02 February, 2015

Fire department's Neoteric hovercraft has saved more than 255 people

The North Muskegon Fire Department in Michigan, which has utilized Neoteric rescue hovercraft for three decades, hosted an inaugural statewide Ice Rescue Conference and Education Day Saturday, attended by numerous fire and rescue departments and the U.S. Coast Guard.

North Muskegon’s newer Neoteric HoverTrek™ was used for ice rescue demonstrations at the event, and their original craft from 1985 was on display. A historical photo display of hovercraft ice rescues over the years was also part of the event.

“The North Muskegon Fire Department was a pioneer in using hovercraft for ice rescue operations,” stated training officer Jeff Hedges. Fire Chief Steve Lague added, “Our hovercraft have saved more lives than all our fire engines combined. Since 1985, more than 255 people have been rescued from Muskegon area lakes using the hovercraft. More than half of them would have drowned not having the hovercraft as a safe rescue tool.” In 2005, North Muskegon’s original Neoteric hovercraft held the world record for ice rescues.

The numerous media covering the Conference emphasized the importance of speed in ice rescues. As one reporter stated, “In just a few short minutes after falling through the ice, a victim can start to lose mobility or even consciousness. In a battle between life and death, time is of the essence.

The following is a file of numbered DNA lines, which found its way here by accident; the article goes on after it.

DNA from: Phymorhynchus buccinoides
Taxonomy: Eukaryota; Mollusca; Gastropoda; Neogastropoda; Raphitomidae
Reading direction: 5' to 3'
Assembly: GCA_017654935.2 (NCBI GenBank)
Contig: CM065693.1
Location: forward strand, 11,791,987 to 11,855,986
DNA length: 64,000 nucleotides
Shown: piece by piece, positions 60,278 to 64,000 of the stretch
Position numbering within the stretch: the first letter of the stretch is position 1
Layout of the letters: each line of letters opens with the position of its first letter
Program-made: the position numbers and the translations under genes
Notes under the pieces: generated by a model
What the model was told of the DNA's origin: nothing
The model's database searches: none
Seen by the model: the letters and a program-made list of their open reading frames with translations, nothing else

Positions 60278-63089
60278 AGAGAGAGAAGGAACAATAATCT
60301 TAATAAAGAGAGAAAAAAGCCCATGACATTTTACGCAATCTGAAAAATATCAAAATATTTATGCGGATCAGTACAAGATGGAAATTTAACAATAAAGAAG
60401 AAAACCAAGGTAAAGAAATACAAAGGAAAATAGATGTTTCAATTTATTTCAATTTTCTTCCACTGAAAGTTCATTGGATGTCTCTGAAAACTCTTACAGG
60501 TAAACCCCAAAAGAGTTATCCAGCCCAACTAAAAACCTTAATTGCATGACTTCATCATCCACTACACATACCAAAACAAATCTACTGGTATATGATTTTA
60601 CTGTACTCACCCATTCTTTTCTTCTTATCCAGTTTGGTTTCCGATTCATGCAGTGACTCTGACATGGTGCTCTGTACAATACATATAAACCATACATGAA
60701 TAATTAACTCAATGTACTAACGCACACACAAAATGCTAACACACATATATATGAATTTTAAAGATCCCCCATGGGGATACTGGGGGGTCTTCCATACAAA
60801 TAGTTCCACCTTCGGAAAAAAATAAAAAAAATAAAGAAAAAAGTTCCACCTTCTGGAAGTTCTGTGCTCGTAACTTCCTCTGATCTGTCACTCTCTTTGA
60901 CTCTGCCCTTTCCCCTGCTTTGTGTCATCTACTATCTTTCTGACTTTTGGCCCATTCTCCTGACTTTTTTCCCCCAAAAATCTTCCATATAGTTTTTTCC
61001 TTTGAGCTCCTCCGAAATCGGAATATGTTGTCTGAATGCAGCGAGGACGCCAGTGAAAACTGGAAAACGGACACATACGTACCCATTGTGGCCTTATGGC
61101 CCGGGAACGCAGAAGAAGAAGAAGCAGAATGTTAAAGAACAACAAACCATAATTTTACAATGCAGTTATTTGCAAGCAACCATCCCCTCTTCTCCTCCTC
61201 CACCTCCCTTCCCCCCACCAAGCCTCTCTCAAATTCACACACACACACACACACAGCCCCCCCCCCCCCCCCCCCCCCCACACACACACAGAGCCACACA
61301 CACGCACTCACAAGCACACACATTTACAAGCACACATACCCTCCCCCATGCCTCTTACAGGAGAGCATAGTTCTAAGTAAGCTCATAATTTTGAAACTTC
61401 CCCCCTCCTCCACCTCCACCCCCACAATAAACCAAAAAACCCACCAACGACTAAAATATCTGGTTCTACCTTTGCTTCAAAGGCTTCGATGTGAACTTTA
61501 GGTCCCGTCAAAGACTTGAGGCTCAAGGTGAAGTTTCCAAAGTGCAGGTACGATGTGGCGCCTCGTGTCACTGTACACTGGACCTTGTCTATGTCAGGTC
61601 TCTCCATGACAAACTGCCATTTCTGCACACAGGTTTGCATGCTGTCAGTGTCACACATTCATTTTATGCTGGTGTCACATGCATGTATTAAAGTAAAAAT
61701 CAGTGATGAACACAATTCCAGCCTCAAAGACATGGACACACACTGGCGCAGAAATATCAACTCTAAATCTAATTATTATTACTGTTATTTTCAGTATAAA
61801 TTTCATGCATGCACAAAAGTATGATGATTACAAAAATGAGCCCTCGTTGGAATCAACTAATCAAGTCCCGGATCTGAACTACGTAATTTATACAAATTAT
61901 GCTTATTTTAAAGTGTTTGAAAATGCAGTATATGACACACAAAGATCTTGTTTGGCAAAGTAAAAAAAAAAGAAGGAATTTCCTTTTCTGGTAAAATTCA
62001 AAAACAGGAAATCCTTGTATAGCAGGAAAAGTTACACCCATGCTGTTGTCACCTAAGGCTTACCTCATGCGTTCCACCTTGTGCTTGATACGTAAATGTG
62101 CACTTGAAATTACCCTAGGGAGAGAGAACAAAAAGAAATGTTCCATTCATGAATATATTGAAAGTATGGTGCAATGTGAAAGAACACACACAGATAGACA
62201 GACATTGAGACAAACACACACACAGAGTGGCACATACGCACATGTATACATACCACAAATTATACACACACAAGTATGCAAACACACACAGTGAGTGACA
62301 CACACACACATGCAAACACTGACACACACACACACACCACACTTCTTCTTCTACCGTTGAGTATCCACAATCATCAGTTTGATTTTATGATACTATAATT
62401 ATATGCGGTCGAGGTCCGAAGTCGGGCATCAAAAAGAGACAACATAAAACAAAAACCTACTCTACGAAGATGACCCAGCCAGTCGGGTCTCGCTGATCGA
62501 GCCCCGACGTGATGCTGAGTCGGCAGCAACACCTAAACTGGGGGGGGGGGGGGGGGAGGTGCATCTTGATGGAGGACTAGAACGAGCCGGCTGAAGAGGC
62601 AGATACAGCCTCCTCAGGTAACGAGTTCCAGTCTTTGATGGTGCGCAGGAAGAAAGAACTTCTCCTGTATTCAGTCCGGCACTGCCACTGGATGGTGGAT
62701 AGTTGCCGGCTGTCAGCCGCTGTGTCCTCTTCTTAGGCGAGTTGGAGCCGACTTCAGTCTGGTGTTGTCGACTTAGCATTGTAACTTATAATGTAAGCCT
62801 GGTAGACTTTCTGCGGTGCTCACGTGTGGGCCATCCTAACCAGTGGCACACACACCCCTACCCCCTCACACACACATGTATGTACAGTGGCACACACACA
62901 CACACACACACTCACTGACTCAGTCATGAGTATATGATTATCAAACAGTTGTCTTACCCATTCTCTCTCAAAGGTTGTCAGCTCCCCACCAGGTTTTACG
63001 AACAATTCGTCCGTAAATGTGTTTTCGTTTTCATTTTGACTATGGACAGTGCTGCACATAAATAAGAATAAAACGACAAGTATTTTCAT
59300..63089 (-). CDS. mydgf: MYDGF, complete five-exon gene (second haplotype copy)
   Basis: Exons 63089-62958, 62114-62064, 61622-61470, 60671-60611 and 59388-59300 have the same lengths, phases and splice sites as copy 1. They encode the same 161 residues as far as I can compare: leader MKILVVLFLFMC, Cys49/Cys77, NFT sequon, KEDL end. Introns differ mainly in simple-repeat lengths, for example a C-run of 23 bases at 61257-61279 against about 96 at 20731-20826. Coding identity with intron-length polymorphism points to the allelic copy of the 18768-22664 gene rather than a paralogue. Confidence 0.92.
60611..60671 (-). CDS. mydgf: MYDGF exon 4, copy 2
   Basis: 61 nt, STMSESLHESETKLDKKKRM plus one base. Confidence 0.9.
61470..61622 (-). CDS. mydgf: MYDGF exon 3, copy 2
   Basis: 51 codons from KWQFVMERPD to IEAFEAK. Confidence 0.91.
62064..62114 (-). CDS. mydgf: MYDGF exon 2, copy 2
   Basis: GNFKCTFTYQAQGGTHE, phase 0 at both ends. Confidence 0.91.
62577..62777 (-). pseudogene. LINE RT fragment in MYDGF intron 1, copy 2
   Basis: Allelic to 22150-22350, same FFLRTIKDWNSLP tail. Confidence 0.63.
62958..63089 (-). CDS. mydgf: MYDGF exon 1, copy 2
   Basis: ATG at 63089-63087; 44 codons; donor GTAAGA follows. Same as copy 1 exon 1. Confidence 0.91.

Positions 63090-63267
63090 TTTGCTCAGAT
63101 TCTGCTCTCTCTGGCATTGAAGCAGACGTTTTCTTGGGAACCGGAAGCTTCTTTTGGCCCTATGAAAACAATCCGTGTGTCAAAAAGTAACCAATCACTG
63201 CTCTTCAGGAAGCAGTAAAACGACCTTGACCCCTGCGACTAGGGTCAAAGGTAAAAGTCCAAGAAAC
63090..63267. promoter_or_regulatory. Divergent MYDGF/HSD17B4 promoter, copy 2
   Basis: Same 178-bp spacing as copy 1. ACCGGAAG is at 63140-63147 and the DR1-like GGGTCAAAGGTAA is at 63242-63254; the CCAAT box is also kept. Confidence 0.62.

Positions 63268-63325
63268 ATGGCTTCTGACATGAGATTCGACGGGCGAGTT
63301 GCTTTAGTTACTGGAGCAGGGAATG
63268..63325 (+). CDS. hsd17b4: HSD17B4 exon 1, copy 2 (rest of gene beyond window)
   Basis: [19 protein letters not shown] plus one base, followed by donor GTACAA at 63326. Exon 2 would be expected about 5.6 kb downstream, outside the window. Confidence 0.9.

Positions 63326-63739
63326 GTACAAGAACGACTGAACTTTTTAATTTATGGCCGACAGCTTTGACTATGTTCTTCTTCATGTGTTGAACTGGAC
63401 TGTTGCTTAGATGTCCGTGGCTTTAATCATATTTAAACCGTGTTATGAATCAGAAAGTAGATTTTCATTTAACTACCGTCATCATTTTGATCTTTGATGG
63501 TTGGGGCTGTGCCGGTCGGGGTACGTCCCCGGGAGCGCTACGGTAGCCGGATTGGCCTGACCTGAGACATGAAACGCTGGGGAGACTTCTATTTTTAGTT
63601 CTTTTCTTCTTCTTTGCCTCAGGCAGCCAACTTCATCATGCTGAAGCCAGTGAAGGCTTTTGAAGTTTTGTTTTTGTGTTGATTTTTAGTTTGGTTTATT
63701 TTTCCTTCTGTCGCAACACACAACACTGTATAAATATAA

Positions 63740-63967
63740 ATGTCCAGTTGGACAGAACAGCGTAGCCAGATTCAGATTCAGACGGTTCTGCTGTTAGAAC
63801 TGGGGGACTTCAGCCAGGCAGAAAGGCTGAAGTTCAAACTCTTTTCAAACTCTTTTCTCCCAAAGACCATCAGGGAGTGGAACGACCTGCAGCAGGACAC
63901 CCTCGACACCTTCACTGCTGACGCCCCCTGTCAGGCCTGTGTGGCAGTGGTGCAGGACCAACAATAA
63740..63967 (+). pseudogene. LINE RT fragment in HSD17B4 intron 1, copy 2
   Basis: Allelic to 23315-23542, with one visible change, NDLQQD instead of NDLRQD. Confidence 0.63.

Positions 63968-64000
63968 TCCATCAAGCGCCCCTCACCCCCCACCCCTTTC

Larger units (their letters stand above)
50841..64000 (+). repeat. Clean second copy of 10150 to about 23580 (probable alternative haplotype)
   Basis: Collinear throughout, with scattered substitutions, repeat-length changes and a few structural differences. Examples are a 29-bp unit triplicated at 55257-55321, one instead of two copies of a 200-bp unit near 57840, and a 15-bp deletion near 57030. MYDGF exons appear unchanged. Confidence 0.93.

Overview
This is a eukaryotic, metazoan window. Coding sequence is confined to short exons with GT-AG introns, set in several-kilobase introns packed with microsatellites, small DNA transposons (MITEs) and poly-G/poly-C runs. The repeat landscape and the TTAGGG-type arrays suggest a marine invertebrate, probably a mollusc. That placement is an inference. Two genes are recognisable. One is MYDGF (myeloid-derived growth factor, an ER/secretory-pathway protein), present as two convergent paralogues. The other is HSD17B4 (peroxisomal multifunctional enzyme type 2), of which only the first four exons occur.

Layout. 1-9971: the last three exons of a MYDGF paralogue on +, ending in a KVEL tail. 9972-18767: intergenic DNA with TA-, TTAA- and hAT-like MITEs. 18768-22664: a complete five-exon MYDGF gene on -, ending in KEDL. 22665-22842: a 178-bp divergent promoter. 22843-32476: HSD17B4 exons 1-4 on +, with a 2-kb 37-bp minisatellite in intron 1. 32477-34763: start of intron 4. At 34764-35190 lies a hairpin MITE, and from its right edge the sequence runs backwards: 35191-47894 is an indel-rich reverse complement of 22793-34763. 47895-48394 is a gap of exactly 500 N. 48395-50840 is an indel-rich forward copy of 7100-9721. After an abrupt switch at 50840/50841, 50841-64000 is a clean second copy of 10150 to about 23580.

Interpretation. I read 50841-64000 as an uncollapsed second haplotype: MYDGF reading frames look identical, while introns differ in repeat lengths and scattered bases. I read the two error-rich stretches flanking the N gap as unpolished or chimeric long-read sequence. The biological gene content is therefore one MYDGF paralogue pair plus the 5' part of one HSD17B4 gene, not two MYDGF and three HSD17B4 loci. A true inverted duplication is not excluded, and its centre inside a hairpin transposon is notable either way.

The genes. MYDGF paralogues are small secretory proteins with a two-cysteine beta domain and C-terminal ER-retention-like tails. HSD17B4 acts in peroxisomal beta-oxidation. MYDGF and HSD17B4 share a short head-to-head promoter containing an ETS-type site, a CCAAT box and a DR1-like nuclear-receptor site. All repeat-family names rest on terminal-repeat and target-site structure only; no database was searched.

The U.S. Coast Guard usually responds to ice rescues with a team of four who go out on the ice on foot – while crews from the North Muskegon Fire Department’s hovercraft can safely speed upwards of 60 miles per hour across frozen or partially frozen lakes.

But you have to know what you’re doing – and that’s why professional flight training is especially important for first responders. As hovercraft pilot David Ogren says in this news video about the Conference, “Because you’re floating on a cushion of air and even though you do have a lot of control, you could very easily lose that control and have issues” …

As North Muskegon Fire Chief Steve Lague says, “Ice rescues are inherently dangerous. They’re a high risk, low probability situation where we can get into trouble very quickly.”

The Neoteric Rescue HoverTrek™, with its patented reverse thrust system, is recognized worldwide as the industry standard for rescue hovercraft because it greatly reduces that risk by keeping first responders and victims above the danger - not in it. 

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